Makers of the Yoshi Blade say it can replace a drawer full of metal knives. It costs about $20 and is guaranteed to stay sharp and never rust or pit, but would the Yoshi Blade make the cut in our “As Seen on TV” Test?
The big claim of the Yoshi Blade, this ceramic blade, is that it will stay sharper ten times longer than a conventional stainless steel blade. It's made of zirconium oxide which, according to the manufacturer, is the second hardest material on earth next to a diamond. Now, having said that, there are certain things the manufacturer says you shouldn't do with the Yoshi Blade like cut through meat that has bones in it or cut hard cheeses or chop vegetables, although the infomercial chopping vegetables with it.
Terry McFadden tried out a normal knife on a cucumber. There was a little bit of tension here as he cut it. The, he tested out the Yoshi Blade. There was not much tension. Then he tried chopping a carrot with both the knife and the Yoshi Blade. He experienced less tension using the Yoshi Blade.
On the infomercial they take a metal sharpener and they try to dull the Yoshi Blade and then they cut a tomato with it. Terry tried to see if the tomato would be sliced well after trying to dull the Yoshi Blade: nice thin slices, just like in the infomercials. Then he compared the knife and the Yoshi Blade when cutting pot roast. The Yoshi Blade makes a more uniformed cut. It does cut meat very well.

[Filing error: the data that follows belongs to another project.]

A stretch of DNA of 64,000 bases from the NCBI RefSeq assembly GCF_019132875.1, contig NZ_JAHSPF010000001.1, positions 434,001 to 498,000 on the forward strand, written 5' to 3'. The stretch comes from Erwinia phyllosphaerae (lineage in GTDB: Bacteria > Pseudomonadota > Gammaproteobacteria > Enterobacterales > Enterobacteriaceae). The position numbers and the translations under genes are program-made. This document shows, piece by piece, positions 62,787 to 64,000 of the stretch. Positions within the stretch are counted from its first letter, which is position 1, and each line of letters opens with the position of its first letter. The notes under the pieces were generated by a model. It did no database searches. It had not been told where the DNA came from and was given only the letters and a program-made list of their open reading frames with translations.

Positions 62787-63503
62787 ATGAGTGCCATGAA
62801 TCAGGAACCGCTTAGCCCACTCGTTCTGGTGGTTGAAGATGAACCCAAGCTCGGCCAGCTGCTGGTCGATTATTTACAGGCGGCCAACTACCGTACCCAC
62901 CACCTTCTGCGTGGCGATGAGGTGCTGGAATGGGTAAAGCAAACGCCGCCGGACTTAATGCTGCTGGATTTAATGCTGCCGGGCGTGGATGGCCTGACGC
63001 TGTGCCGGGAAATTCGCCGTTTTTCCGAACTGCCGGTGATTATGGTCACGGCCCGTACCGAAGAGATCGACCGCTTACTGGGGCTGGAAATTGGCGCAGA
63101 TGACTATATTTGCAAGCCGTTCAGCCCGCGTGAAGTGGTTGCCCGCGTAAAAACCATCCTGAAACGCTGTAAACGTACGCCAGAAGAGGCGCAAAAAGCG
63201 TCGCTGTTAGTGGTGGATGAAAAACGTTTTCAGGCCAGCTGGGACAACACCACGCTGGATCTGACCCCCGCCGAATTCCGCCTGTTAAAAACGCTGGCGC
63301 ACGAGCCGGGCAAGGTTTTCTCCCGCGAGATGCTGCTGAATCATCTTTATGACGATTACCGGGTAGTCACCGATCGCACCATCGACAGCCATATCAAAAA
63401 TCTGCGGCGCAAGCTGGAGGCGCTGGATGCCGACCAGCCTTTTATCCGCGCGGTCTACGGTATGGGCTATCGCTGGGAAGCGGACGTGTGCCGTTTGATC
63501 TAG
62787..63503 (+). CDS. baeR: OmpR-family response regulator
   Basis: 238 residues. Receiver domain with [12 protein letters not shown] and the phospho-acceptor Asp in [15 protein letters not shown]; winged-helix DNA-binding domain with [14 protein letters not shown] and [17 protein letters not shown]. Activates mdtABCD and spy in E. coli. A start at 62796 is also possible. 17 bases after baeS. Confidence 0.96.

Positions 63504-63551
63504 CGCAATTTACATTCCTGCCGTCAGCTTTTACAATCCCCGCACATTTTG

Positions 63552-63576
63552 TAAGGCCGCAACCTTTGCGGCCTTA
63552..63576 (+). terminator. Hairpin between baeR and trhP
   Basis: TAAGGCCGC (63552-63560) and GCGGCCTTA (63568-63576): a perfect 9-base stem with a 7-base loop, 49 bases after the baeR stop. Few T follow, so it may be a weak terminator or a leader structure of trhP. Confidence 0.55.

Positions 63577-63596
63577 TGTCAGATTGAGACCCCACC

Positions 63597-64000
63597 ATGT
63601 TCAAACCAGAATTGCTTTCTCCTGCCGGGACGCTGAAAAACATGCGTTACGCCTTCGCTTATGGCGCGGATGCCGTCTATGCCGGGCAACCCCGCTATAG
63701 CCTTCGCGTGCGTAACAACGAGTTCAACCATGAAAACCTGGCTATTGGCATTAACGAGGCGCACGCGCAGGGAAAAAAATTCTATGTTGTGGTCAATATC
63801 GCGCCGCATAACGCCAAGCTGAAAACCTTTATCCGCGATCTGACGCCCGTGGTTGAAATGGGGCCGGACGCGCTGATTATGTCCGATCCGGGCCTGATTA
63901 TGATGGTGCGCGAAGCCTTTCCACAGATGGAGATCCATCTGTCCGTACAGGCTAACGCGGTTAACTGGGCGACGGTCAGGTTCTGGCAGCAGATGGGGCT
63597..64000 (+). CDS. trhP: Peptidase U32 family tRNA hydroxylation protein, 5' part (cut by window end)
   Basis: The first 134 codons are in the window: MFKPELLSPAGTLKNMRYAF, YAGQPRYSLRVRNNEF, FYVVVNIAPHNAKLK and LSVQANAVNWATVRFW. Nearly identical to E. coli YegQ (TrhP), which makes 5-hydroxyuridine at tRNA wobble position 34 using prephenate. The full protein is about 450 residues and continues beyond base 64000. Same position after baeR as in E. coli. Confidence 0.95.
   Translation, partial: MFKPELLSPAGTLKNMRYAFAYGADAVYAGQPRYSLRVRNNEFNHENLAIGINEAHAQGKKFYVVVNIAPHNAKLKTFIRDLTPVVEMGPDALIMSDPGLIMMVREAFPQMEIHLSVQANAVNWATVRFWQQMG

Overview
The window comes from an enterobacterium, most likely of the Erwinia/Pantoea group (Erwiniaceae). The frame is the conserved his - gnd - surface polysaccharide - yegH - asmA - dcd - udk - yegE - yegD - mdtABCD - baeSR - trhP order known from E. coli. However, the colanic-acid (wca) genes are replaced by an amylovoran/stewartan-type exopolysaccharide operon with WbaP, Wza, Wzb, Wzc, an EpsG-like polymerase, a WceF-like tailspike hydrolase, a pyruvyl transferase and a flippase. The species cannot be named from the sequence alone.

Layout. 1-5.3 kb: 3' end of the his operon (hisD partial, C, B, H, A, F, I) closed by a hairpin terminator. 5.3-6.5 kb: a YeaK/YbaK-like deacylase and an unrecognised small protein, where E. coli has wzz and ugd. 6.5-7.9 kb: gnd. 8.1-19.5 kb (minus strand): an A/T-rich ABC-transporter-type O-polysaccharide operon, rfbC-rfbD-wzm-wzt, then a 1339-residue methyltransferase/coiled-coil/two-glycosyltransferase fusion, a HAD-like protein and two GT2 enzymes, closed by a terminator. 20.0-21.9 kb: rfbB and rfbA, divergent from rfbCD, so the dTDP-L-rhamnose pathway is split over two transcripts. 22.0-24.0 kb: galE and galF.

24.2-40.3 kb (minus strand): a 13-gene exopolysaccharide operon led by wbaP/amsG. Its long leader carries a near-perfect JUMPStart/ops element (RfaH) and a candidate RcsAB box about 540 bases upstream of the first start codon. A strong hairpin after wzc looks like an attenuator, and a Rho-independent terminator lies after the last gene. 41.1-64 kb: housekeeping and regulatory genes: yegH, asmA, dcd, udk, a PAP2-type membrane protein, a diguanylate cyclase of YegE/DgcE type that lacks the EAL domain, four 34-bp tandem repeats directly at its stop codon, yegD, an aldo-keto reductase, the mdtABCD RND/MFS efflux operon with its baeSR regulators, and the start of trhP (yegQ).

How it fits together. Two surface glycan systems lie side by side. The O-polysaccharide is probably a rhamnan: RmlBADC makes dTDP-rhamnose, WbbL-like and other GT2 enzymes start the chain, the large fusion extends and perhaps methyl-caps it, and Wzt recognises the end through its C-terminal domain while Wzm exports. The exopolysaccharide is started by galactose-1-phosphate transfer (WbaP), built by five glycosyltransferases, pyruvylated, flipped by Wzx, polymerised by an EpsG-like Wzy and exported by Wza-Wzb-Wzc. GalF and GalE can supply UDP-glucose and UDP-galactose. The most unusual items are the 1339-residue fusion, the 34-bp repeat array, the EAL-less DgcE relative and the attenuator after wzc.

Terry was very impressed with the Yoshi Blade. He thought it did a better job than the stainless steel blade. How would the Yoshi Blade hold up over time? We let a professional chef here in town use this for several weeks. We asked him whether he thinks it's worth your while buying the Yoshi Blade.
About a month ago we gave the Yoshi Blade to Steve Stogdill, he's the chef/owner of Victorian Pantry and Bistro here in Granger. Steve reviewed the Yoshi Blade and said, "It did keep its sharpness, it didn't get any duller…I wasn't thrilled by it. If you drop a knife like this on a concrete floor it's going to chip or break. You try and pry with it, it's going to break and you don't have leverage with a knife like this. So, if you work with a regular chef's knife, a carbon steel knife, which is a classic ...it's balanced.. It's a nice balance in your hand. It works as a tool for something other than slicing. You keep a good knife like that in shape and sharpen it several times a year , take care of it, it can be as sharp as what we're talking about here. While this did hold up to the claims, I can't nix it for that, it wouldn't be my pick just because I’m biased to the carbon steel knife."
Terry liked the Yoshi Blade but we have to take the professional’s opinion into consideration. So, the Yoshi Blade is going to get the partial thumbs up.